It’s that time of year when pupils tell us they can’t answer a question because they “haven’t learned it yet”.
We look at the question, and we sigh. We have, in fact, taught them everything they need to know to answer that question. And we’ve equipped them with the necessary skills to answer it, too.
So what’s going on?
Quick read: Have we forgotten to teach pupils how to learn?
Quick listen: Teach metacognition to boost exam results
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The problem is usually that the pupil has simply not identified the key ideas that sit behind the question. This is because, however many examples you give your students of ways to apply an idea to various situations, they’ll inevitably encounter an unfamiliar context at some point.
But all is not lost. If we support our students to consciously appraise the way they think about things, we’ll equip them to choose successful approaches to problems, without needing us there to scaffold their thinking for them.
Reflecting on your thinking is an aspect of metacognition, and it’s a common characteristic of the most effective learners.
Metacognitive learners choose from a range of learning strategies when they approach a task, and reflect on how appropriate it is. They are able to evaluate their choices, and learn from their strengths, as well as their mistakes.
Metacognitive approaches can be taught explicitly but, in practice, metacognition can feel quite intangible, leaving teachers feeling unsure of exactly what it might "look like" in their classrooms.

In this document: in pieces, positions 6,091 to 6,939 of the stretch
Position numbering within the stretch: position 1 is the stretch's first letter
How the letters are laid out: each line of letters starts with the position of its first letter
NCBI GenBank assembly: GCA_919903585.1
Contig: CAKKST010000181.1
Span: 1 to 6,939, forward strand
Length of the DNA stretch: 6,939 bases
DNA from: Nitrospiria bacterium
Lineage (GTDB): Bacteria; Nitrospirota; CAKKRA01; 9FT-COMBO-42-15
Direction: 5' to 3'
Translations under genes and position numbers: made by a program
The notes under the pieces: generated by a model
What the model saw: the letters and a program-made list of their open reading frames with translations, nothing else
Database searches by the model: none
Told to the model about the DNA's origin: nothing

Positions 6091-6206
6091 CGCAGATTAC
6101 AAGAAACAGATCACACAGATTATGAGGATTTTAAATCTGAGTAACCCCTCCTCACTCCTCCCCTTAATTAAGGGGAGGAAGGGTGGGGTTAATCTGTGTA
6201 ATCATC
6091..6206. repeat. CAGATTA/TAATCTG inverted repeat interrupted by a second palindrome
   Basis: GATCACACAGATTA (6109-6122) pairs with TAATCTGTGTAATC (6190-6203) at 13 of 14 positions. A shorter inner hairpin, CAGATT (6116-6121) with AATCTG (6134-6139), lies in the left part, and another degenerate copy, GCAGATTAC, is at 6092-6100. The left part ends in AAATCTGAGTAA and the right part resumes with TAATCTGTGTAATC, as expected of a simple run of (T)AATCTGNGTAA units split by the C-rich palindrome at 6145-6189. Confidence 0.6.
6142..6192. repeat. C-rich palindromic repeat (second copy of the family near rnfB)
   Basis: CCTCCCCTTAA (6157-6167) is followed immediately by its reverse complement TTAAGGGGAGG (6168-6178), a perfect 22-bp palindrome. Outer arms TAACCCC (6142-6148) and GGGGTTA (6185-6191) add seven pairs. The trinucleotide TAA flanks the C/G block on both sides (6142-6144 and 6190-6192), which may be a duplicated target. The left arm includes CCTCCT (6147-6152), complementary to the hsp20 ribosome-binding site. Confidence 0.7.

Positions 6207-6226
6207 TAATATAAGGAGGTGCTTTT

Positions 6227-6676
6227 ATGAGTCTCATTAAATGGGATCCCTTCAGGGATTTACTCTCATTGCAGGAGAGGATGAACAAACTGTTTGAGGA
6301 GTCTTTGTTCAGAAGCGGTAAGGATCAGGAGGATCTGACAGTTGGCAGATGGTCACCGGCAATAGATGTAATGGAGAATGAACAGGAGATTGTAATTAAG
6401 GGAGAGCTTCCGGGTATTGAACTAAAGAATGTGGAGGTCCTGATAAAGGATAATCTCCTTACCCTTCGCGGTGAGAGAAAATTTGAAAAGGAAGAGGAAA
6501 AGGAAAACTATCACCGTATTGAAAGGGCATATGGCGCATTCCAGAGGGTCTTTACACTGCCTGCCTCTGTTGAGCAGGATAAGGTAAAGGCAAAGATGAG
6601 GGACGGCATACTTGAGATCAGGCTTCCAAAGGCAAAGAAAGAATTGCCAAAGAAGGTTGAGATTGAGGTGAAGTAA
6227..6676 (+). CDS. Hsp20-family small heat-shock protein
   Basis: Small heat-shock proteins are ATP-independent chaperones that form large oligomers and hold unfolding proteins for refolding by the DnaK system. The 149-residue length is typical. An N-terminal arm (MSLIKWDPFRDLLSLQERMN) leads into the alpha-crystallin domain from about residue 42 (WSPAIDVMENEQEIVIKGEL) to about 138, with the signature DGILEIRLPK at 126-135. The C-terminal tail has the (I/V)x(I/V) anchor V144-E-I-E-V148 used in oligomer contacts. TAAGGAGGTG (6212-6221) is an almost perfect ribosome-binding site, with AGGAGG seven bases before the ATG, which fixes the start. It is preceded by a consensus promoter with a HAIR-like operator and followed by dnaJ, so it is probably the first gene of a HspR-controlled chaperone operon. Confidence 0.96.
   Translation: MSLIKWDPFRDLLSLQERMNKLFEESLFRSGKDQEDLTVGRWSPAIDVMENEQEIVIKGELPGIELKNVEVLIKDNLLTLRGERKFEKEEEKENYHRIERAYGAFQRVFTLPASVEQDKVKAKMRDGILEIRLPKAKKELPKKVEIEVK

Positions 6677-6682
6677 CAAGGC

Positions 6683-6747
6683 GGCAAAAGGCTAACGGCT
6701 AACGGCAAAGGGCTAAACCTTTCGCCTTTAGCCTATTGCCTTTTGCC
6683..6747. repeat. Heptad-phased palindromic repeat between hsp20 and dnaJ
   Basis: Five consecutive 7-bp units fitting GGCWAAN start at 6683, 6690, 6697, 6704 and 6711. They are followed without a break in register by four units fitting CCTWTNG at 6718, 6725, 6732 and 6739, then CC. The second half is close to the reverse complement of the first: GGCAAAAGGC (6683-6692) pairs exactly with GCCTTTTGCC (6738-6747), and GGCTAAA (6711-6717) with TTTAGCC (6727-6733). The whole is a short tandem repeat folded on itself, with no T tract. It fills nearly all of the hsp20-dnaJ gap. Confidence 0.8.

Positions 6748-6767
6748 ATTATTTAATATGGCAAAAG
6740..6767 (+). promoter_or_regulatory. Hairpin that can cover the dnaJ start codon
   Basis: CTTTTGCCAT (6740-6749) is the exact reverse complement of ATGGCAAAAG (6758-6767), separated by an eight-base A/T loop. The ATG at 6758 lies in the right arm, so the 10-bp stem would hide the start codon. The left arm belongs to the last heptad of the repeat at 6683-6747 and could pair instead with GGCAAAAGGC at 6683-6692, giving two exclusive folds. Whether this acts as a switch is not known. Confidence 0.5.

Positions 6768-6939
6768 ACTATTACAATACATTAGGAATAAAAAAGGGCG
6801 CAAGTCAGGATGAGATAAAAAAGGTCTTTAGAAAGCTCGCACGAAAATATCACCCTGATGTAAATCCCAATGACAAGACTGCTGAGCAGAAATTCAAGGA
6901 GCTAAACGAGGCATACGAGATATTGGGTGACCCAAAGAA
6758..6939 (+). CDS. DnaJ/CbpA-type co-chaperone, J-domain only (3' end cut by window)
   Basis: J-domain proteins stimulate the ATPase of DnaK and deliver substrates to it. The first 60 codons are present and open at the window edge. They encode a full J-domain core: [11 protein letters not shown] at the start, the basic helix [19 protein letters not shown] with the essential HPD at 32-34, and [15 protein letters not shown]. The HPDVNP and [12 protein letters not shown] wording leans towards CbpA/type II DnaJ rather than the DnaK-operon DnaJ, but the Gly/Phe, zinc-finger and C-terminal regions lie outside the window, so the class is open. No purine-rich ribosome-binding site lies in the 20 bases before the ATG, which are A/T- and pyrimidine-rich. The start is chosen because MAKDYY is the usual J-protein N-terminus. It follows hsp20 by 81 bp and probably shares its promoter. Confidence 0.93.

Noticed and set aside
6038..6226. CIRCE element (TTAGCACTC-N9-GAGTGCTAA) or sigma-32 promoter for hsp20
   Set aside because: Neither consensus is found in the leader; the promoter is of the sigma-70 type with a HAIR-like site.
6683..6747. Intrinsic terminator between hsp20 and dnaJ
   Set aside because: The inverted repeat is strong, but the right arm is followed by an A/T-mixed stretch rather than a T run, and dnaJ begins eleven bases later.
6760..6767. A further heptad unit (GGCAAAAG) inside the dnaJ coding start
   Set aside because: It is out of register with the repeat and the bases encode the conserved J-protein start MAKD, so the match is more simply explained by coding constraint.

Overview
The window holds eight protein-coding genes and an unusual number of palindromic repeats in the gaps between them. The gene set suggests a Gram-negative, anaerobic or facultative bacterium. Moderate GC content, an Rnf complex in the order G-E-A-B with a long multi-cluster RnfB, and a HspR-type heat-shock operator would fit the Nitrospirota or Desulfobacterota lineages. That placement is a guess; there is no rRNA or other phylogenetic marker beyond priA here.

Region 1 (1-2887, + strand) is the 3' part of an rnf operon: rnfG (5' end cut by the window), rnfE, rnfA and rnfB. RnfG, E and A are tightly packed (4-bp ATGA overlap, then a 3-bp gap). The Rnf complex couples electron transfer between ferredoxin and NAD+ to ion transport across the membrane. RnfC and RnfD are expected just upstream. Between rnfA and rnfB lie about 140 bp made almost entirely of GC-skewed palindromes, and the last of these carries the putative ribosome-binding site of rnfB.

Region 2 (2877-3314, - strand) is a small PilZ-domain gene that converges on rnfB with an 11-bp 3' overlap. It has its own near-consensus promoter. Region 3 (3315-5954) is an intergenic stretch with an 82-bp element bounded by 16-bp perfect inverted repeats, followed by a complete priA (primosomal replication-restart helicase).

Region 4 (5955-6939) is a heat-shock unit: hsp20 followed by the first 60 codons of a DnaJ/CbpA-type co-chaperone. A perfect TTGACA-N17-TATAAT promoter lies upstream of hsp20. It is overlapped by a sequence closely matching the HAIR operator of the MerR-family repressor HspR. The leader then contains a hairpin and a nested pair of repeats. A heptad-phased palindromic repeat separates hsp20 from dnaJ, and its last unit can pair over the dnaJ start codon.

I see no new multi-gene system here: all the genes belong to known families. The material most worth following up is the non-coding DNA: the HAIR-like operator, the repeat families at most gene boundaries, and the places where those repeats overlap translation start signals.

There are some general metacognitive principles that apply in a range of settings, but the most effective strategies are context-specific, so it really helps teachers to see examples of metacognition applied in practice.
This is why a paper by Gregory Thomas really interested me. It describes a practical, accessible and transferable approach that can be used to support metacognition and develop conceptual understanding in chemistry.
Laying it out
One of the reasons students find chemistry tricky is because they have to describe processes they can’t see, some of which are difficult even to imagine. They then need to use these abstract ideas to explain phenomena that they see and experience around them.
As teachers, we are able to identify connections that aren’t evident to our students, because we link them using processes that are invisible to the naked eye. But there’s a danger that we won’t think to explain these links explicitly to students, because they are second nature to us.
Thomas’ paper is based on the premise that to develop metacognition, students should consciously reflect on their learning processes.
It describes a simple worksheet that prompts students to identify what an idea looks like at different conceptual levels, and consciously make links between them. It also allows teachers to see how their students have interpreted these concepts and connections, and to pick up on any misconceptions.
I’ve designed a similar worksheet (with some help from Oliver Cavaglioli) to help my Year 12 students deepen their understanding of concepts we’ve been studying this term. Feedback has generally been positive from students, and I’ve found it straightforward to use.
You can see the worksheet by clicking here alongside an exemplar of how it should be used.
Time will tell if it’s something that’ll be useful in the long term, and across a range of topics. But thus far it has helped me to develop my students’ metacognition in a straightforward and practical way.
Dr Niki Kaiser is network research lead at the Norwich Research School at Notre Dame High School